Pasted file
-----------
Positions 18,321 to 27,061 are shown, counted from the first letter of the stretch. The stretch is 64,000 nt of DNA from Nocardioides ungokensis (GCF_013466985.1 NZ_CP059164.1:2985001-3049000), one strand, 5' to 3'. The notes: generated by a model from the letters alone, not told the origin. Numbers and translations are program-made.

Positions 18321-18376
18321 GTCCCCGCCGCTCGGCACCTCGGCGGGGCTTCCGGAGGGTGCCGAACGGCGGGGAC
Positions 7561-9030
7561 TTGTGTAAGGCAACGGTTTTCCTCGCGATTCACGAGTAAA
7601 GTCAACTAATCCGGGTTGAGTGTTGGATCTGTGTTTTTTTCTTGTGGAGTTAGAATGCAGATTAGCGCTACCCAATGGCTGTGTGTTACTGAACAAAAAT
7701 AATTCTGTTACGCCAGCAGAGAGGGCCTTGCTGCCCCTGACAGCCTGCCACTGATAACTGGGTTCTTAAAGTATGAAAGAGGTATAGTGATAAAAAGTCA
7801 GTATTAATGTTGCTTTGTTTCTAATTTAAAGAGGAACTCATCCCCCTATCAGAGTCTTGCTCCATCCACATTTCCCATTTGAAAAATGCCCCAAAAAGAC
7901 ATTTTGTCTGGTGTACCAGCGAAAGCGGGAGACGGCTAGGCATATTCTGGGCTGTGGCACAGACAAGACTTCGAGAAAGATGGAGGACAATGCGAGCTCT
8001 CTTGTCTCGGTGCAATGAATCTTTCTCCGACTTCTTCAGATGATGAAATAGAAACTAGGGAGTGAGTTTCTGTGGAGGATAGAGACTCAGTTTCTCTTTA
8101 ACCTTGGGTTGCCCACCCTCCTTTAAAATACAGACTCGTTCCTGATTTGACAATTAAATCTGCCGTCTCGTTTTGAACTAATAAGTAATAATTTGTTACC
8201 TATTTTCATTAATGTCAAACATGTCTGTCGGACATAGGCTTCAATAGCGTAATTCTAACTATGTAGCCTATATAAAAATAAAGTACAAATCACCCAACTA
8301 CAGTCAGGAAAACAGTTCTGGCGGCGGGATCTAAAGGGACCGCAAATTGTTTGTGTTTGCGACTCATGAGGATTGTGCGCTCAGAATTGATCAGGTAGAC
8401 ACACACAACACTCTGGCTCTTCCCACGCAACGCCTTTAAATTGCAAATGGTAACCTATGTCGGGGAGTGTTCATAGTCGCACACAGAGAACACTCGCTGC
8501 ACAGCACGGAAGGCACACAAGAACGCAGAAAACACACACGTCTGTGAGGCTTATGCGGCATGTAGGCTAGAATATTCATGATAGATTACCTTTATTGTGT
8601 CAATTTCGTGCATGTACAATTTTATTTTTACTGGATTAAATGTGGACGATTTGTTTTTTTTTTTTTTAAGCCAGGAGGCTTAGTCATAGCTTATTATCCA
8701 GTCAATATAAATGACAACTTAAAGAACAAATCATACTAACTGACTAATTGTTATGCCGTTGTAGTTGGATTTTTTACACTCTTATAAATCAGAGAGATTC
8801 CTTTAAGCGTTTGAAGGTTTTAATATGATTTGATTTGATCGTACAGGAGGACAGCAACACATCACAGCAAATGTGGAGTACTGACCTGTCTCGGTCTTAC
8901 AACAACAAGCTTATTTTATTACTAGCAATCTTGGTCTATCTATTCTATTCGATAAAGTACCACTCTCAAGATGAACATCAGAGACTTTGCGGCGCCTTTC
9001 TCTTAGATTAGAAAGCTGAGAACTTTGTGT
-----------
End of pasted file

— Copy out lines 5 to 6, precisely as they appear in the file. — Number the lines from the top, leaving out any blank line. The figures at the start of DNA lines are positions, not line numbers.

7561 TTGTGTAAGGCAACGGTTTTCCTCGCGATTCACGAGTAAA
7601 GTCAACTAATCCGGGTTGAGTGTTGGATCTGTGTTTTTTTCTTGTGGAGTTAGAATGCAGATTAGCGCTACCCAATGGCTGTGTGTTACTGAACAAAAAT